6.  NEHGS has just announced the launch of a new blog titled, "Vita Brevis." The blog is a vehicle for "offering short essays by the Society's expert staff on their own research processes, methods, and results, as well as news of the greater genealogical community." Have a look at the first posts . . . and by the way "Generatio longa, vita brevis" (the title of the very first post) translates to "A generation is long, life is short!"

7.  The Weekly Genealogist newsletter by NEHGS alerts us to the newly available, digitally enhanced, on-line version of The Atlas of the Historical Geography of the United States by Charles O. Paullin. The atlas is a composite project begun in 1903 and contributed to by many scholars. At 162 pages of text and almost 700 maps graphically depicting subjects such as the routes of explorers, settlement progress, political developments, etc., there is a lot of interesting and useful data to be gathered from this resource (which can also be viewed in hard copy at the NEHGS library).    

8.  Here is a delightful read about an amazingly serendipitous "Eureka Moment" by Jana Last at Jana's Genealogy and Family History Blog. It involves a wonderfully kind Good Samaritan in Ireland, some very old picture postcards found in a Galway second-hand market, and . . . well just go to the link and read it for yourself! [I wanted to make Jana's story a post in my Samaritan Sunday series, but I will be out of town at a wedding and how could I possibly tell it any better than Jana's has already done!?]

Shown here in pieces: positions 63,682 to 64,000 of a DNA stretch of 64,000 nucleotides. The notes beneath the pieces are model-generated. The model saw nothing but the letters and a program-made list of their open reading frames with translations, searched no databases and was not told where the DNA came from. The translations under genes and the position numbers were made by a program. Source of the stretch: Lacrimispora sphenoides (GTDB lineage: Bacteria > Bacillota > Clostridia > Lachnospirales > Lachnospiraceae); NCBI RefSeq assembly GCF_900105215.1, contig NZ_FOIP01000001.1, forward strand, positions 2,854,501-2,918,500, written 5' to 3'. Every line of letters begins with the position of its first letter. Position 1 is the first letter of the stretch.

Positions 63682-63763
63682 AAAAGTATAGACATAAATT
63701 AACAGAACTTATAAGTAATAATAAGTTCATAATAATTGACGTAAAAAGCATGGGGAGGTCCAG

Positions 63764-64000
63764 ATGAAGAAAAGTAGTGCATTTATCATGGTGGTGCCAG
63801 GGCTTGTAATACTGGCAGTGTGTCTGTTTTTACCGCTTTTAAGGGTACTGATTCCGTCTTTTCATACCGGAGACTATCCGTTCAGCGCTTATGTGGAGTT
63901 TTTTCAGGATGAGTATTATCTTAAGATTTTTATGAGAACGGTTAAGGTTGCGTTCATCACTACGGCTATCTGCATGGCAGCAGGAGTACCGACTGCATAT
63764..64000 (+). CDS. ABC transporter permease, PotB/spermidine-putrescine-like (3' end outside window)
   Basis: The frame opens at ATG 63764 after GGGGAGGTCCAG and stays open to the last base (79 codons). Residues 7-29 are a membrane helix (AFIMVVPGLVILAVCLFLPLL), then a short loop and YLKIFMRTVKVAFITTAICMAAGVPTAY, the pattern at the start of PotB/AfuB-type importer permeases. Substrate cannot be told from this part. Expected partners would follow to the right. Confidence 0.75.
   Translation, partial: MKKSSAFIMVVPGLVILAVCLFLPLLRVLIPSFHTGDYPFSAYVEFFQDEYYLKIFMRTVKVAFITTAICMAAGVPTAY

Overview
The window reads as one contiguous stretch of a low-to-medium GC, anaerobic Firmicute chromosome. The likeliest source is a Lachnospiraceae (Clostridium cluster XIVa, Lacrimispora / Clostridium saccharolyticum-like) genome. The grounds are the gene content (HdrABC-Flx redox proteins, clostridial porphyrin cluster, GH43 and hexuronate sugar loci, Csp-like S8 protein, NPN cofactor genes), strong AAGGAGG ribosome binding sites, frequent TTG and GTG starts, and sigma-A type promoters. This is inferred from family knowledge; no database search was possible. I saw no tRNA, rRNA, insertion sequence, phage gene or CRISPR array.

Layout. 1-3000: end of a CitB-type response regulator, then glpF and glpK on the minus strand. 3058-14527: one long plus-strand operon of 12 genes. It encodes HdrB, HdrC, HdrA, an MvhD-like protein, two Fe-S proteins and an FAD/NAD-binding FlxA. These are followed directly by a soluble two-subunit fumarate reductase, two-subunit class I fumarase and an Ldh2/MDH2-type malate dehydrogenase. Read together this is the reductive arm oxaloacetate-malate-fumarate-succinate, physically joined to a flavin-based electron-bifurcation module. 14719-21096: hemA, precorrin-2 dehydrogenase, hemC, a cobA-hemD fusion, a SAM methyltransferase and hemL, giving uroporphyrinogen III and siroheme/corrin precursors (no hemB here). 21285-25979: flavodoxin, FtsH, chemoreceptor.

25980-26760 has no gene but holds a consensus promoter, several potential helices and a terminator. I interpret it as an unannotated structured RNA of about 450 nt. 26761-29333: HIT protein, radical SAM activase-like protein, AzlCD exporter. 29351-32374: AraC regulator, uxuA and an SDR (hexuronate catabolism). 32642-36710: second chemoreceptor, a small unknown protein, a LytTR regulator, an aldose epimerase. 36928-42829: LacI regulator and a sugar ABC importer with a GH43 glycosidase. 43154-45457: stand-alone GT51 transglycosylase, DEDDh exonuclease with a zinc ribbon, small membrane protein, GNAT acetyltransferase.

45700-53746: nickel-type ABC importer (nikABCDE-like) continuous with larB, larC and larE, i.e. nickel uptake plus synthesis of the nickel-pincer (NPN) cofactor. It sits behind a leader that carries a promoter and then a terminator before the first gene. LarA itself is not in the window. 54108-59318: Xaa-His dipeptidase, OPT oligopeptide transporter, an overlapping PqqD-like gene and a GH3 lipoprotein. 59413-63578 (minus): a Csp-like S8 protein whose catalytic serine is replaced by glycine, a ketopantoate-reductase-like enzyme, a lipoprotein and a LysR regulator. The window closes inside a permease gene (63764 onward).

9.  Finally, I posted here back in October about the importance of  recording our experiences of present events for the benefit of our ancestors. And last August I posted here about how I was concerned about the ability to record and preserve our gathered genealogy research, stories, and data in such a way that it is not lost due to obsolete digital formats or by the immediacy of a simple press of a delete button. I wanted us to contemplate the beauty, permanence, and easy accessibility of the paper-based medium. Bill West of West in New England muses on these same issues in "Some Say The World Will End In Fire, Some Say In Ice." I think we should all remind ourselves of the importance of creating AND preserving all our genealogy data for the really long term.  Bill mentions his plan to preserve his blog in book form, which is an excellent idea that I discussed with my cousin Heather Rojo some months ago.  For several years now Heather has periodically preserved her blog in book form using Blurb. On her recommendation, I have now begun doing the same. [See Heather's April 22 & 23, 2010 posts about preserving her blog on Blurb by scrolling down after clicking on her "Blurb" label in the right margin of her blog home page.] The first volume of my Blurb blog book [say THAT five times fast!] became a Christmas gift to each of my sons just two weeks ago. I plan a future post about the experience and the result. If you blog or plan to, read the posts linked above and then resolve as a high priority New Year's Resolution to preserve and share all your efforts in the good ol' permanent, easily accessible form of a paper-based blog book!
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Copyright 2014, John D. Tew
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  1. John,

    Thank you for including my Engle Family Postcard Adventure story in your list today! I'm honored that you also wanted to include it in your Samaritan Sunday series.

  2. Thanks for mentioning the blog books. I think every blogger should consider making blog books as gifts to fans and family members. Spread the stories around. Use it as a "hard copy" backup. Donate one to a library. Make it available for sale online. These stories are too good to lose!